For everynumber field K, there is a finite abelian group C called the
class group, which serves as an obstruction to unique factorization.
Since Gauss, number theorists have tried to understand questions such
as how often is C trivial, or how often C contains an element of fixed
order (as K varies). In the 1970's, Cohen and Lenstra observed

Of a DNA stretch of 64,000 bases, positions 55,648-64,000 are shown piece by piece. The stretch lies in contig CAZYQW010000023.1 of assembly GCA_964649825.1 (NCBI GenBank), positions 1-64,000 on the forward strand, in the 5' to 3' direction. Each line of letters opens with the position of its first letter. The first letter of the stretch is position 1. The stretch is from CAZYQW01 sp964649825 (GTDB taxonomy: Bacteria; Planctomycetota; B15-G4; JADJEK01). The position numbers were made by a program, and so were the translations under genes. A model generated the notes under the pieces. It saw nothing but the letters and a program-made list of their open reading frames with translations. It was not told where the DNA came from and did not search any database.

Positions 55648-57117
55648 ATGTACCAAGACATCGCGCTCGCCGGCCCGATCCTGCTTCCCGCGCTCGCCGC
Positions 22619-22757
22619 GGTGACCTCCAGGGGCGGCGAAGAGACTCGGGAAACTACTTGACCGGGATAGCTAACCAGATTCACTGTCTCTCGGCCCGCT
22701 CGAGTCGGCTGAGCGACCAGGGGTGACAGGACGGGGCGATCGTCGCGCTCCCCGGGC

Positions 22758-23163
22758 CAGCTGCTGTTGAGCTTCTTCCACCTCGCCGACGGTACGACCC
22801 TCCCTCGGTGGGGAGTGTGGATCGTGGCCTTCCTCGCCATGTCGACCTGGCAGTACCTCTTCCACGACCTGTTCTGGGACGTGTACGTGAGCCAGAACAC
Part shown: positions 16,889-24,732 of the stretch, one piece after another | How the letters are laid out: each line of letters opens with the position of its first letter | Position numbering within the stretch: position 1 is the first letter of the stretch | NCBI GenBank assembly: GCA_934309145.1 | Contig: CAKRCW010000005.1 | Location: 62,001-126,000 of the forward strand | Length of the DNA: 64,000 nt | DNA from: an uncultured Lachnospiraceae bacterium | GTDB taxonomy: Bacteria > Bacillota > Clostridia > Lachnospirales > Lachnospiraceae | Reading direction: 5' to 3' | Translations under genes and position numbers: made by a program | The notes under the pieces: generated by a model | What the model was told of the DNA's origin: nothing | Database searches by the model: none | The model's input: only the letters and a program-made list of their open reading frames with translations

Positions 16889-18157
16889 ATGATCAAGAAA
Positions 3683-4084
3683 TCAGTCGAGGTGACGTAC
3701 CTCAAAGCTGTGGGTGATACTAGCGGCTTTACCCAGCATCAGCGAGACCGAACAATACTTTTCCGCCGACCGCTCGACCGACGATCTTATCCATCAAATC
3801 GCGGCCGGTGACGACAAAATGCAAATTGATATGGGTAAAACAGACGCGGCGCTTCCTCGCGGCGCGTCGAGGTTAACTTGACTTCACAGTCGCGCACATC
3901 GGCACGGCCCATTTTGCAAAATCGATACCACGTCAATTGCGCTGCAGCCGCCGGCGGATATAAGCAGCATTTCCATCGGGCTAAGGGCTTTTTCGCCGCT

empirically that when the degree and signature of K is fixed, the
isomorphism class of C adheres to a natural probability distribution.
I'll discuss these Cohen-Lenstra heuristics and survey what is known,
including recent attempts to use algebraic geometry as a way of
justifying and, perhaps eventually, proving them.